Karbala’s scarce professions ... the “Farfouri” sewing
The holy city of Karbala was distinguished in the past by the handicrafts that its craftsmen made and excelled over the years.
According to the Karbala Civilizational Encyclopedia, issued by Karbala Center for Studies and Research at the Holy Shrine of Imam Hussein “AS”, one of the folkloric Karbalai handicrafts was the "Al-Farfury” sewing.
The KCSR’s encyclopedia pointed out on page (113) that "Al-Farfuri sewing craft is one of the most ancient and heritage professions and crafts spread in the holy city of Karbala, which is indispensable for ordinary citizen in their daily life. The Farfouri and ceramics were constantly broken, and the acquisition of such antiques is a rare thing to do because of their high price and the difficulty of collecting them.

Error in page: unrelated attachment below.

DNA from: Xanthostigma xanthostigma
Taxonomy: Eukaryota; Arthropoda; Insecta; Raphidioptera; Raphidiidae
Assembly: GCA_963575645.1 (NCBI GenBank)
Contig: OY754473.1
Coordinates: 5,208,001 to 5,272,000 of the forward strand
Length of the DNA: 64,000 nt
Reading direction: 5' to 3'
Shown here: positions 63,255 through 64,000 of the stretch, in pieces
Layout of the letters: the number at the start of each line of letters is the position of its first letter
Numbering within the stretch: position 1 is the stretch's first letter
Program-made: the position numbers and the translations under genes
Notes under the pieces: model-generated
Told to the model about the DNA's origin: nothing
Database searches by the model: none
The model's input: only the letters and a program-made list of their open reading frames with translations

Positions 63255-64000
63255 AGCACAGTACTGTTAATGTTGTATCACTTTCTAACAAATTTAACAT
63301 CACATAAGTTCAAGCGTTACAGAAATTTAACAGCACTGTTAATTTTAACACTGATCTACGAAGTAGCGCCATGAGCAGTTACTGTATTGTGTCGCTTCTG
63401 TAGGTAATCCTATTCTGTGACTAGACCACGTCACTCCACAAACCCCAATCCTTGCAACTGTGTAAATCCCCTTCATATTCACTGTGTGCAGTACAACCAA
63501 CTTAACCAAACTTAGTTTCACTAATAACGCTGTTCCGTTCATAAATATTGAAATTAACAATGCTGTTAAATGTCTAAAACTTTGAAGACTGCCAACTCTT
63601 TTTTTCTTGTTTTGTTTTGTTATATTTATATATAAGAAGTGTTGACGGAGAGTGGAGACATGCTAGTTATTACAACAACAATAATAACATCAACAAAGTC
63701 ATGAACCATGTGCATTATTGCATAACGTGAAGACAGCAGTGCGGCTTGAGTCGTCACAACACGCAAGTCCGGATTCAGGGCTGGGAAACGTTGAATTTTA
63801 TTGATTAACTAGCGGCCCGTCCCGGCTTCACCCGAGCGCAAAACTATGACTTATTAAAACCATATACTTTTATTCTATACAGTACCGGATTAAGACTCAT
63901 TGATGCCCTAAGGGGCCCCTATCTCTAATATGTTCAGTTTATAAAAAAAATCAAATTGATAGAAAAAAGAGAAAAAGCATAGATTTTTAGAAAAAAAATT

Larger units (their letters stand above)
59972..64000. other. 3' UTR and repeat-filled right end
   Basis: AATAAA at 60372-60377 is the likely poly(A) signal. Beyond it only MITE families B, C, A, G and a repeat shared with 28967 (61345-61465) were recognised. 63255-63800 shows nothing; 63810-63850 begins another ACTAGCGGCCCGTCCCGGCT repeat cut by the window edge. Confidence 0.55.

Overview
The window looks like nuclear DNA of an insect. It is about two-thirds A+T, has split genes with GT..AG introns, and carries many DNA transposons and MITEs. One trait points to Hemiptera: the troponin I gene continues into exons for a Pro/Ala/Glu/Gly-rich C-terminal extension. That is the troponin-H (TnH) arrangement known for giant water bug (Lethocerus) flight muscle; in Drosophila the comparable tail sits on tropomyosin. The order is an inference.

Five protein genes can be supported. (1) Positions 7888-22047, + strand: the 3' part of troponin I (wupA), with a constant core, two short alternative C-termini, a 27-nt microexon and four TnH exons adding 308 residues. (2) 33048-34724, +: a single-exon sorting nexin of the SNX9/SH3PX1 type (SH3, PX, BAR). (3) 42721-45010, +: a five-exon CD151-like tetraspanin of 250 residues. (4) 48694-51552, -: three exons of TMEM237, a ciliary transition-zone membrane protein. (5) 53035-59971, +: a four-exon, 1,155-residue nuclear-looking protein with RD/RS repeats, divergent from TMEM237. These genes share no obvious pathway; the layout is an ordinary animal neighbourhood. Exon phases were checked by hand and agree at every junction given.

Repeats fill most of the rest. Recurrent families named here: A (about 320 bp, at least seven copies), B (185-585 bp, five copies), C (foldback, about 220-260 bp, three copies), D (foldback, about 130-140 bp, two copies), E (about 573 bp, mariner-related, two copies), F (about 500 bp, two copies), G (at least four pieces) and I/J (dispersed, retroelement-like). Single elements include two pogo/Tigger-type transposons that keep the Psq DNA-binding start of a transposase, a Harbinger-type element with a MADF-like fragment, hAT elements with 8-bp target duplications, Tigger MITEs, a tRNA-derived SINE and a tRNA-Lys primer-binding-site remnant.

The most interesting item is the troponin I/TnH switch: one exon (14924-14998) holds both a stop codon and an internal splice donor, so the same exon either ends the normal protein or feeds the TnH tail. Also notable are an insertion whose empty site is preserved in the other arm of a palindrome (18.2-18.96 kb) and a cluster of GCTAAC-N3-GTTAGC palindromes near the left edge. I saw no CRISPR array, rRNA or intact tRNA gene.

The encyclopedia explained in the 1st Vol. of its social axis, that "The meaning of al-Farfouri is the pottery from which dishes and jugs are made of. There are different types of pottery, that is, in other words, they are the utensils made of glass or ceramics, such as (pots, bowls, and the quarry) at a low price."
The encyclopedia’s social axis indicated that the "Al-Farfouri's tailor” was keeping regular visits the homes of the rich and the wealthy in order to repairing their private holdings of antiques, vases that got broken and returning them to what they were in the past.
Most of the workers in this field, Al-Farfouri were oriental foreigners who came to Iraq from neighboring countries, and needed high skill in piercing dishes and jugs and sewing them with a thin metal wire.
The encyclopedia added that among the most important craftsmen working in the field of sewing Al-Farfouri, are the late Abd Aoun, Latif Abu Mahdi, and the late Hajj Abbas, nicknamed (Turki), while the late Hajj Muhammad from took simple a place to collect his sewing tools in the past.